Sadler swallows pride, realizes this old dog needs to learn new tricks
Elliott Sadler looked in the mirror and asked himself, "How can I get better?" He shook off his macho pride and altered his driving style to better suit his equipment. The result? He's a contender again, writes Marty Smith.
Updated: August 6, 2008, 2:55 PM ETBy Marty Smith | ESPN.com
AP Photo/Jason BabyakElliott Sadler has climbed out of his doldrums -- and out of the basement of the Sprint Cup standings.In assessing his deflated on-track performance the past few years, Elliott Sadler was stubborn as a pine knot. It wasn't him; it was the equipment. That's not to say he felt the equipment was bad, necessarily; rather, that it had to adjust to him. Not vice versa. But as the 2007 Sprint Cup Series season neared completion, something had to give. Sadler hadn't won in three years -- had barely so much as sniffed a win, for that matter -- and was no longer mentioned among the series contenders. An afterthought?He was getting his tail whipped, and he was miserable. "I got tired of getting my teeth kicked in every weekend doing it the way I was doing it," Sadler said from Emporia, Va., where he was at a rec-league softball game and enjoying a rare moment away from the racetrack. "I don't want to go to the track to be 20th. I have better things to do with my time than that. When I don't run good, I carry my feelings on my shoulder, and I'm not a very fun guy to be around."So entering 2008 he changed his approach, cast aside any remaining macho race-car driver pride and looked square in the mirror: "If I want to become relevant again, it's on me." A realization had hit him: The sport was changing rapidly, and those unwilling or unable to adapt would be phased out quicker than trans fats in Manhattan."I've learned a lot about myself this year," Sadler said, the ping of the aluminum bat ringing in the background. "I've had to change my driving style some. There's that old saying -- you can't teach an old dog new tricks. I was like that last year. "I drove my way instead of taking what the car was giving me. That hurt me a lot. I've changed the way I feel with the seat of my pants, the small things I can do to help my crew chief understand what the car's doing."Not that comparisons with Tiger Woods apply to Sadler, but the general mantra does -- unwillingness to remain pliable will break you. Some 10 years ago, Woods up and decided to rebuild his swing. Everyone thought he was plumb nuts -- the whole "if it ain't broke, don't fix it" thing. But by casting aside pride, taking a step back to gain two forward, Woods became the greatest player of all time. Sadler can relate."Some people change the way they hit a golf ball sometimes, change their swing a little bit," he said. "I went from being stubborn about my driving style to changing and adapting better. I've had to change my whole way of thinking."It has taken some time, but it's working. Gillett Evernham Motorsports, abysmal in 2007, has rallied. Kasey Kahne is a weekly contender, and Sadler is fresh off his best showing ever at GEM (fourth at Indy), maybe his best showing since Sept. 5, 2004 -- the last time he went to Victory Lane. "That's definitely the best run I've ever had at Gillett Evernham," said Sadler, 21st in the drivers' standings. "The biggest thing you go through as a driver is, with the new car, what does it like? We were struggling so much with that last year. Kasey and me both questioned ourselves: Are we doing this right? Have we lost it? And this year started that way, too."Then came the Sprint Cup test at Lowe's Motor Speedway. Gillett Evernham was tired of licking its wounds. Bingo."Yep, that's where it happened, that's where it all began to click," Sadler said. "We found out what that car needed from us, and we've been fast ever since. We knew going to Indy we were going to run good, and I know going to Pocono we'll run good. "The coolest thing about it is, we went to Indy, where there's so much prestige and everybody carries their best stuff -- best car, best motor -- and we were able to be that good."The confidence is back. Sadler has solace that he can get it done, can feel a race car and tell his crew what it needs to excel. He hadn't had that feeling in a while. "I don't like passing the buck. I'm not that kind of person," Sadler said. "I looked in the mirror and asked, 'What do I have to do to get better?' It's on me. It's working, and we're not done yet."For the first time in years, Elliott Sadler will unload his car as a contender -- at the forefront of minds garage-wide."Feels good," he said. "Damn right it does."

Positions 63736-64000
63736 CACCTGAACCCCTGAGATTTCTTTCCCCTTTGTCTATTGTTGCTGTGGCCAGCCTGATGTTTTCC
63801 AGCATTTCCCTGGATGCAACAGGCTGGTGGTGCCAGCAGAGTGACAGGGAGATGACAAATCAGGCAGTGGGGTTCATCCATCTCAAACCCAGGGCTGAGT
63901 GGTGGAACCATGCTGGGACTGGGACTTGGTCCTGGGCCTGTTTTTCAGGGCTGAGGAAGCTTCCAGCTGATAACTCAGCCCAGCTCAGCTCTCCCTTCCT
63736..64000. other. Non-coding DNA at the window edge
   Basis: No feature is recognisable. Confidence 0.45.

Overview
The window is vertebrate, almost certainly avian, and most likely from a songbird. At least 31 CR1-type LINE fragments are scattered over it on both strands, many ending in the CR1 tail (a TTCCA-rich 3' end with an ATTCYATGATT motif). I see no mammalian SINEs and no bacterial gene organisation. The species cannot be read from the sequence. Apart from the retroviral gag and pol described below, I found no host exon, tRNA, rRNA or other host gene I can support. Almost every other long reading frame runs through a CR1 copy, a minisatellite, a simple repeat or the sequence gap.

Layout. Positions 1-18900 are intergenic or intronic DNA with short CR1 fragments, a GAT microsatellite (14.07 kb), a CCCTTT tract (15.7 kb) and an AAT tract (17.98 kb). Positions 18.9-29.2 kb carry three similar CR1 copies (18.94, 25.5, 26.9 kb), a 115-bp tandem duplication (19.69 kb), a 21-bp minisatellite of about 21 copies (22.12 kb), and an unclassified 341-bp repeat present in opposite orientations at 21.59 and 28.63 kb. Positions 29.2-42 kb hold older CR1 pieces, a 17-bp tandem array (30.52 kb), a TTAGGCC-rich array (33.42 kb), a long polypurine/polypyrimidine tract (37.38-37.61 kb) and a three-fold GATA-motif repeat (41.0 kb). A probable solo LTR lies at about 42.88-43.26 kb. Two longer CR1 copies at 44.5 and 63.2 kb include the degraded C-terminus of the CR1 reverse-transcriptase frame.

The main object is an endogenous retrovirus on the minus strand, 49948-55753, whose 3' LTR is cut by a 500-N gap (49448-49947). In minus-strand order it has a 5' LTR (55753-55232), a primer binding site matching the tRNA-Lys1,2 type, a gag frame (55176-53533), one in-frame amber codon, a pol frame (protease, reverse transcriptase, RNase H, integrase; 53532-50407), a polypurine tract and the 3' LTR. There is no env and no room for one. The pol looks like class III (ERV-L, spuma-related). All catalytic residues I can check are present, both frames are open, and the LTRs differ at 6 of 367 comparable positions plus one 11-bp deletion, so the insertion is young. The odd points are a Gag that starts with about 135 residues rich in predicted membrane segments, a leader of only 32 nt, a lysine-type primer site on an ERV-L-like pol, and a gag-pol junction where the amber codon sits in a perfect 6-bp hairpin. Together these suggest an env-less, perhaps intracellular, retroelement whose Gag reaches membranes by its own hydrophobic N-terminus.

with Marty Smith
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